The Government says its new Equality Bill will force churches to accept practising homosexuals or transsexuals in youth worker posts and other similar roles.
Equalities minister Maria Eagle said religious believers should push ‘gay rights’ in their communities, but in the meantime the state would do it.
Should the church be forced to employ homosexual youth workers?
Listen to edited highlights of The Christian Institute’s Mike Judge debating the issue on LBC radio.
The move has been met with a strong response from Christian groups who have accused the Government of secular intolerance against the church.
The Bill dramatically narrows exemptions in sexual orientation employment laws which protect the religious liberty of churches and other faith groups.
Under the current law, religious groups can restrict posts to Christians whose private conduct is consistent with the Bible’s teaching on sexual ethics. These posts must be for the purposes of organised religion, which could include jobs like a youth worker.
But under the Equality Bill the Government is specifying that this protection can only apply to posts that mainly involve leading worship or explaining doctrine.
The Bill’s explanatory notes make it clear that this protection “would not apply to a requirement that a church youth worker or accountant be heterosexual”.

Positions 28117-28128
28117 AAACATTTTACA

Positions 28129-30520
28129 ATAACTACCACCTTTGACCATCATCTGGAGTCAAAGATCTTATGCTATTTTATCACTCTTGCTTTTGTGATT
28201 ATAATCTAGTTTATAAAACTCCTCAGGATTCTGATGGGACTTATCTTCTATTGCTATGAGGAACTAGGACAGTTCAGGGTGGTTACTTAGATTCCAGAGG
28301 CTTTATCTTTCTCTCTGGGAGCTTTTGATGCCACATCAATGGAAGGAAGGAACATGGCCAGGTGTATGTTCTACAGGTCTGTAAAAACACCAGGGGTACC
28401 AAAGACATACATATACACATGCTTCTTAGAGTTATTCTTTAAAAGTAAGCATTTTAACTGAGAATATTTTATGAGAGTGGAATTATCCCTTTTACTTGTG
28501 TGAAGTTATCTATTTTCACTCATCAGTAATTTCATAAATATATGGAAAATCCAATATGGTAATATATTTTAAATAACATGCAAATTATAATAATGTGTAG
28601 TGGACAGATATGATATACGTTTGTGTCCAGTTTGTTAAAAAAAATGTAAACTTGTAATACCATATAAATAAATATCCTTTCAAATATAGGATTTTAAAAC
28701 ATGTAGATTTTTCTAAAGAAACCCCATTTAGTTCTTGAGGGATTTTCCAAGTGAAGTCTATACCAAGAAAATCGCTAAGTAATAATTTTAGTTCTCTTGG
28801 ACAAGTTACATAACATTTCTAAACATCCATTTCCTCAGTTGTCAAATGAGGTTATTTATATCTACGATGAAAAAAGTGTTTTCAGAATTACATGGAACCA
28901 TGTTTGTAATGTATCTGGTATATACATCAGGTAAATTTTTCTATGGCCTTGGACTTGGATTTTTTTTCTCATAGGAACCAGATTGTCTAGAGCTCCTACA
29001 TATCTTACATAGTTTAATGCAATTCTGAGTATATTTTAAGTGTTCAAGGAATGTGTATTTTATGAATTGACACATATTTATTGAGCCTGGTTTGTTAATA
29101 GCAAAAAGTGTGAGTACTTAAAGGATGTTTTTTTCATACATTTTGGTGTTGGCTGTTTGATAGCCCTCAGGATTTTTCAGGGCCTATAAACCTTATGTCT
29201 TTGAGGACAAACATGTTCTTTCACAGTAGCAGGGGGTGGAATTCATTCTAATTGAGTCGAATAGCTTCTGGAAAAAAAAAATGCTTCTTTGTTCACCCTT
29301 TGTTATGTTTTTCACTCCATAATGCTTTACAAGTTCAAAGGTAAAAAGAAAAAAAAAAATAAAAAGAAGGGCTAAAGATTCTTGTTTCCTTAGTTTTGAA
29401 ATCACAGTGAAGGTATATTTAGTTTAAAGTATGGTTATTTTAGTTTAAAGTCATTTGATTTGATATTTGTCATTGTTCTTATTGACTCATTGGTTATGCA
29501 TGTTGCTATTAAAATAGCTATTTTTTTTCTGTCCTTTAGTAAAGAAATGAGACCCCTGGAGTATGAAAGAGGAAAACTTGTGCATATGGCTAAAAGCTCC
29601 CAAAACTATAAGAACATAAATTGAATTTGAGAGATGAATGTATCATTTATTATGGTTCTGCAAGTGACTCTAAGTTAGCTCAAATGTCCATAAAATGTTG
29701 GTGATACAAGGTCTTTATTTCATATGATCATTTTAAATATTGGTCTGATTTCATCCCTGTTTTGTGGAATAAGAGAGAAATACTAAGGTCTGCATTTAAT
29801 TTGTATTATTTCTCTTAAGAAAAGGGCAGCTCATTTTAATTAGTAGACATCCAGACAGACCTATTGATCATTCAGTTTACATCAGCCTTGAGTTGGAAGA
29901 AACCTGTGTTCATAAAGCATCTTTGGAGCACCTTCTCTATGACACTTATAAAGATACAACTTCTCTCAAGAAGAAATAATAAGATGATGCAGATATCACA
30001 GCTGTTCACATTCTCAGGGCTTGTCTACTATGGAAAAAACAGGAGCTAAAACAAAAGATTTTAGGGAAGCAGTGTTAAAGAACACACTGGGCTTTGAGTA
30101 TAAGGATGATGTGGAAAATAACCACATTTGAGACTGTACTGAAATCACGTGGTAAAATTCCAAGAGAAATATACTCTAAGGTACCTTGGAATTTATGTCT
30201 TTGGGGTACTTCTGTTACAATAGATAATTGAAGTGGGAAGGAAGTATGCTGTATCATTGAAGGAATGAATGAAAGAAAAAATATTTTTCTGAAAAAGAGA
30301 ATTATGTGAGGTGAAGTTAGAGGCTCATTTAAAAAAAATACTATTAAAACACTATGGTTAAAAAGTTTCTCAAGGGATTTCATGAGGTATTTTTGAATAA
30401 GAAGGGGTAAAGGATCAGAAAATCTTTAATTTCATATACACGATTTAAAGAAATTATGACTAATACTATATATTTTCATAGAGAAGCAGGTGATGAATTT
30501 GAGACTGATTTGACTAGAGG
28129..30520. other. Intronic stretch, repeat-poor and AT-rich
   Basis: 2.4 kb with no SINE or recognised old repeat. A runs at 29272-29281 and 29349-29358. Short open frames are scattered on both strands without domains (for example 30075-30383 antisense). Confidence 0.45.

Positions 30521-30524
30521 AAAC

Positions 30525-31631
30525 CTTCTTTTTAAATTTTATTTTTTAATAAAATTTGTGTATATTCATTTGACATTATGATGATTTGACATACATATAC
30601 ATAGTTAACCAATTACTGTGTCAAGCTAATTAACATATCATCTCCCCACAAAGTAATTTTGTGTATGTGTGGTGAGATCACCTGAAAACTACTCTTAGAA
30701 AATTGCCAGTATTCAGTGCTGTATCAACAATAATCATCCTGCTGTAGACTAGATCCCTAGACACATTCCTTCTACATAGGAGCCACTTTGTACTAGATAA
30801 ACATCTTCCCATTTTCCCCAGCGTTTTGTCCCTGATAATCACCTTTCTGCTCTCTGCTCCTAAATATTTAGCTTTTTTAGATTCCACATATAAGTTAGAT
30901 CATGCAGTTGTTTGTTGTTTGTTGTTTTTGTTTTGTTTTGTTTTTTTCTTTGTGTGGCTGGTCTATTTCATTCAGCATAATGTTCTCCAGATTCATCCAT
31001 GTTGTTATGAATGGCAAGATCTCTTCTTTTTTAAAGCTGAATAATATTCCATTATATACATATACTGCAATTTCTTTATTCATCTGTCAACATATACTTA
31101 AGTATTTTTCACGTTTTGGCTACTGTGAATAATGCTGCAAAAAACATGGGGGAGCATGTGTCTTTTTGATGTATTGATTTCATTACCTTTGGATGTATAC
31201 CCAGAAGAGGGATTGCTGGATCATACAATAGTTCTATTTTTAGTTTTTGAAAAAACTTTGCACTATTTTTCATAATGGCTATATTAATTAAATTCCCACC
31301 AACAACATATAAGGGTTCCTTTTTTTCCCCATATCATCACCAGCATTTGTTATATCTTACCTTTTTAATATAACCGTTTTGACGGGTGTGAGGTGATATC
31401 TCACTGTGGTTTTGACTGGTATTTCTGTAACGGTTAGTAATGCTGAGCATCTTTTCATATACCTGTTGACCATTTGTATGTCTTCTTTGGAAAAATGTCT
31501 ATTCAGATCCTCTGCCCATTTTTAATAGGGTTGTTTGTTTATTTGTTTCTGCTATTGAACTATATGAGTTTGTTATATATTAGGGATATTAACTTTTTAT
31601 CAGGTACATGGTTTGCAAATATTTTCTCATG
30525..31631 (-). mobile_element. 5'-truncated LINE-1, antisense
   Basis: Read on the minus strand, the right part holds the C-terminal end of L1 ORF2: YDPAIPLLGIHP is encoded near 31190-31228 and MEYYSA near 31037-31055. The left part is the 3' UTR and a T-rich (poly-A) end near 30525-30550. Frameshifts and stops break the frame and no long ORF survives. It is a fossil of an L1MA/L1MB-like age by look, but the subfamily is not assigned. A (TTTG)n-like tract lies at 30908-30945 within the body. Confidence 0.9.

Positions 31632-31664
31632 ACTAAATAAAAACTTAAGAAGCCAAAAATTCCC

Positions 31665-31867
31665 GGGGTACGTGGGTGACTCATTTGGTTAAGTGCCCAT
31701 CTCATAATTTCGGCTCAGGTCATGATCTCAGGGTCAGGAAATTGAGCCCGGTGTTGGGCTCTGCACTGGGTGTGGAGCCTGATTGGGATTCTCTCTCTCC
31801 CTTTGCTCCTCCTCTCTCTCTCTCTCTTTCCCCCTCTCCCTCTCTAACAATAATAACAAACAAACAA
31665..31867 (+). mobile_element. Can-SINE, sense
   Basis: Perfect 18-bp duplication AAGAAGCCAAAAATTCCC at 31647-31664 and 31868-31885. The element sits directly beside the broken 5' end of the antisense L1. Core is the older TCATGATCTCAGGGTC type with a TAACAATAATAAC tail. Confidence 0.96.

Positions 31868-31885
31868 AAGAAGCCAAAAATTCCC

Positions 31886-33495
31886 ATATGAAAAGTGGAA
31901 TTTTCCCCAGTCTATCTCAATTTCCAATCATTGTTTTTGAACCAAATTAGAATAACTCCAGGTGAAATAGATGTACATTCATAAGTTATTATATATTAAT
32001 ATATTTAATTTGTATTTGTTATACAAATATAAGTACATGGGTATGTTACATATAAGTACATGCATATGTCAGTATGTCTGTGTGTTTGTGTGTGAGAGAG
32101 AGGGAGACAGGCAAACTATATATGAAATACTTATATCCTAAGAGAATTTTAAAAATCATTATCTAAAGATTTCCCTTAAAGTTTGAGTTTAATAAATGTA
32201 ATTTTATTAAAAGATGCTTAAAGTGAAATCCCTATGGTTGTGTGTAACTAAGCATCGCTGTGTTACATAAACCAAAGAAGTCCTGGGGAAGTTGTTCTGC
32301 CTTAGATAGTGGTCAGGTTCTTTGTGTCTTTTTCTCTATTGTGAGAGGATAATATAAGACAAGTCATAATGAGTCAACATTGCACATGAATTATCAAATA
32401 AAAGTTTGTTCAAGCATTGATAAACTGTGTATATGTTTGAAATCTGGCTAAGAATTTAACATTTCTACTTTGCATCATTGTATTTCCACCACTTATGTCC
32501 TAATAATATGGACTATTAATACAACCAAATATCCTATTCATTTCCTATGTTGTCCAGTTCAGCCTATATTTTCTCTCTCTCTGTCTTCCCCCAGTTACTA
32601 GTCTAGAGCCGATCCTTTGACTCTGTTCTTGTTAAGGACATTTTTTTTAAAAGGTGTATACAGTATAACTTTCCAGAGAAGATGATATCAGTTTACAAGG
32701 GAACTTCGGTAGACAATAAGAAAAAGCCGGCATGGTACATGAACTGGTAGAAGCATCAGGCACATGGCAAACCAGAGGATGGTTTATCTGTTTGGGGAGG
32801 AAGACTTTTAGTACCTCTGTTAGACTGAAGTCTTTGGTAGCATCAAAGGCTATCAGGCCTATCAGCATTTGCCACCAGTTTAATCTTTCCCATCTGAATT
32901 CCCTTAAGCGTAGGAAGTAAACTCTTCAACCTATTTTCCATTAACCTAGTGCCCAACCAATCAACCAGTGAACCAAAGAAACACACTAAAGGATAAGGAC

At the weekend, Government equalities minister Maria Eagle said that “while the state would not intervene in narrowly ritual or doctrinal matters” it would tell churches what to do in other areas.
She also said “members of faith groups have a role in making the argument in their own communities for greater LGBT acceptance, but in the meantime the state has a duty to protect people from unfair treatment.”
A spokesman for the Church of England said the proposed change in the law “was inserted in the Bill without our receiving any prior consultation or warning.
“It represents a substantial narrowing of the exception relating to employment for the purposes of an organised religion.
“It would have the effect that many of those employed in senior posts that involved representing the Church either locally or nationally (e.g. the posts of Secretary General of the Archbishops’ Council, or diocesan secretary) would not, for the purposes of this exception, be employed ‘for the purposes of an organised religion’.”
The spokesman added: “We shall be raising the issue with the Government and are likely to support the tabling of amendments that would preserve the status quo.”
The Christian Institute’s Mike Judge said: “The Government’s own explanation of the Bill clearly says churches must accept homosexuals as church youth workers.
“The Bill says nothing about the difference between an active homosexual and someone who has left the lifestyle but still experiences some same-sex attraction. This distinction is crucial for Christians.”